Republicans on Capitol Hill have now proposed spending $1.6 billion of your tax dollars – not Mexico’s money – for construction of a physical barrier along the international boundary with Mexico.
The Hill reports:
The House Appropriations Committee on Tuesday released a bill allocating $1.6 billion to begin construction of a physical barrier along the U.S. border with Mexico, one of President Trump’s central campaign promises.
The bill funding the Department of Homeland Security (DHS) for fiscal year 2018 also negates one of Trump’s central promises, that Mexico would pay for the construction of the wall.
“Keeping Americans safe by protecting our homeland is a top priority. This funding bill provides the resources to begin building a wall along our southern border, enhance our existing border security infrastructure, hire more border patrol agents, and fund detention operations,” said House Appropriations Homeland Security Subcommittee Chairman John Carter.
Not only does the funding come from US taxpayers instead of Mexico, the proposal leaves open the questions of what contractors will build the wall and whether there will be a sufficient supply of labor to construct what would be a massive public works project.
Earlier this year, Construction Citizen noted the fact that a labor shortage across Texas and the US will create a pinch when contractors go out to bid on the wall. Bloomberg also put a fine point on it:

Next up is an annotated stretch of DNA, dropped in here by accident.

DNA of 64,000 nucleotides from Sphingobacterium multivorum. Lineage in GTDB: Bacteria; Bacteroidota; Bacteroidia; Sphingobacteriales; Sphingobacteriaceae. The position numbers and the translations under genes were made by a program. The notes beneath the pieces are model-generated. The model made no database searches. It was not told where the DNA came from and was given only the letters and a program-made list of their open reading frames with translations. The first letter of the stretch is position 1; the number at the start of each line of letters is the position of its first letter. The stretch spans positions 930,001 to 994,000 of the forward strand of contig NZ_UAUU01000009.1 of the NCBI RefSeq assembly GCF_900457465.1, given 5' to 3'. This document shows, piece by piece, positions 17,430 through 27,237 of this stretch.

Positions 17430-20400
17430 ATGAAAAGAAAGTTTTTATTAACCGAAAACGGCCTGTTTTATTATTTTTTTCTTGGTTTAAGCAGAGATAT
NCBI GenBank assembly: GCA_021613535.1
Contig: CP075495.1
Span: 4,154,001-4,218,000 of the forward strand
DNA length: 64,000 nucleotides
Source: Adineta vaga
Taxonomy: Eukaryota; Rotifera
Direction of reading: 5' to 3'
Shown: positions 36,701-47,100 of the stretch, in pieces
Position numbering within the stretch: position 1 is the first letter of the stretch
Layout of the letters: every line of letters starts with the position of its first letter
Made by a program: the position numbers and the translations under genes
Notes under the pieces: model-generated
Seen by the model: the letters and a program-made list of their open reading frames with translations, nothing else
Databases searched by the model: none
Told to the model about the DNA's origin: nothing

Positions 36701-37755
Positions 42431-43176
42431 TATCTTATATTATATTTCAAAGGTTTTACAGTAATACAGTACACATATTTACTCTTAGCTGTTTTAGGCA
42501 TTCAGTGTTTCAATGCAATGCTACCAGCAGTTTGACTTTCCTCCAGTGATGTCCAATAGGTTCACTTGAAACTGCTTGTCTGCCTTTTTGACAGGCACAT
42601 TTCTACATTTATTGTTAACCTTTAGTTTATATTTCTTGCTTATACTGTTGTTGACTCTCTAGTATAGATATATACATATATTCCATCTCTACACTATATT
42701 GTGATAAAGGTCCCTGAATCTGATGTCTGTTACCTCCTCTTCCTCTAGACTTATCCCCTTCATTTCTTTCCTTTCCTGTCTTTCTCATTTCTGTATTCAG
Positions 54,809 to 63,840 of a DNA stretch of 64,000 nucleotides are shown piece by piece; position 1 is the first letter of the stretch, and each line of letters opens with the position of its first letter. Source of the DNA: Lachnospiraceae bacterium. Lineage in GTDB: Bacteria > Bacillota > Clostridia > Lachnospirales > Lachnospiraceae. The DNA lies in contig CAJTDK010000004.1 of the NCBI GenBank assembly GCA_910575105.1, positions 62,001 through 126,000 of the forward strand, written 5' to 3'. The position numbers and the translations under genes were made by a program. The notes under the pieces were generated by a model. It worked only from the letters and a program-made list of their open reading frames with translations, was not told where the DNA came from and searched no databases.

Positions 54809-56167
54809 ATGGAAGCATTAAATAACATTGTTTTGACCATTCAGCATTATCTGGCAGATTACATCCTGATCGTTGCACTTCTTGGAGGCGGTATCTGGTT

A labor shortage has left few hands to build houses and factories in the region, where wages have already been rising and projects delayed. Now, the president’s plan for “immediate construction of a border wall” will force the government to find legal builders for a project that could employ thousands if not tens of thousands.
About half of construction workers in Texas are undocumented, and nationwide 14 percent lack authorization for employment in the U.S., according to the Workers Defense Project, an Austin group that advocates for undocumented laborers.
“If he is going to build a wall with legal workers in Texas, he is going to have a very hard time,” said Stan Marek, chief executive officer of Marek Brothers, a Houston commercial builder. “There is a real shortage of legal labor.”
The labor shortage coupled with the fact that workers on federal projects must be E-Verified would seem to leave the Trump Administration with two options for a quick resolution and forward motion on the border wall:
- Drop the E-Verification requirement for this federal project.
- Grant legal status to thousands, if not tens of thousands of currently undocumented workers in Texas and other border states.